Reducing Educational Inequity in New York: Supporting Disadvantaged Students in an Era of Virtual Learning.
Virtual learning has exposed unequal structural barriers: the less well-off cannot afford to spend thousands on education pods and often require dual-income support, making parental supervision untenable. While New York City has recently implemented a childcare plan that utilizes community spaces like libraries, which is a crucial step for students, many both in the city and across the country still fall through the cracks due to limited spaces and outreach.
Our long-term goal was initially to create an educational community where college students can volunteer to tutor underprivileged school children. However, realizing that similar communities exist, we have shifted our focus to connecting parents with resources and to advocate for larger scale government assistance where it is needed. Through further study, we hope to better understand the challenges that parents will face as a result of virtual learning.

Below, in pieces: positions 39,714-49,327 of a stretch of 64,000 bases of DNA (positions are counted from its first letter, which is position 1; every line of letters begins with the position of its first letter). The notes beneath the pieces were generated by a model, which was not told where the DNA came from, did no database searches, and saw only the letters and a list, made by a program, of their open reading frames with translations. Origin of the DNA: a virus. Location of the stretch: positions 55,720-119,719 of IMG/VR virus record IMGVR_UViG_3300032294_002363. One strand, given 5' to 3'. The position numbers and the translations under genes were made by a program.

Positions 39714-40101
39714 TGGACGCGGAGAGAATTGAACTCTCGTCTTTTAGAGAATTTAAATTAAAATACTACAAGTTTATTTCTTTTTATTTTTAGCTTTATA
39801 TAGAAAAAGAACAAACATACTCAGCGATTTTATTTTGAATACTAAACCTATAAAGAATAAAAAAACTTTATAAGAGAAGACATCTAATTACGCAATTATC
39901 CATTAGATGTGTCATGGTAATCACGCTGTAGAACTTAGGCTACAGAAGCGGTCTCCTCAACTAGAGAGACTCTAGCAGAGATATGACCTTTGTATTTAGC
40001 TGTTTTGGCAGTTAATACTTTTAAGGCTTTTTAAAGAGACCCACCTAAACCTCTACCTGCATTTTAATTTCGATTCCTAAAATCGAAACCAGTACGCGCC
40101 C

To begin this endeavor, we have created advocacy and resource documents and distributed them via Facebook groups and LinkedIn. The advocacy document provides parents with a template to email representatives about their education-related concerns. The resource document provides a list of online communities and services in New York City that can help alleviate the burden of home-based learning. Additionally, we have distributed a survey to 125 schools identified as low-income in the five boroughs and contacted Teacher’s College to learn more about parent concerns for this academic year. On this survey, we provided an option to leave contact information for us to connect them with potential solutions.
Emily Eget CC’22
Bernadette Gostelow GS’21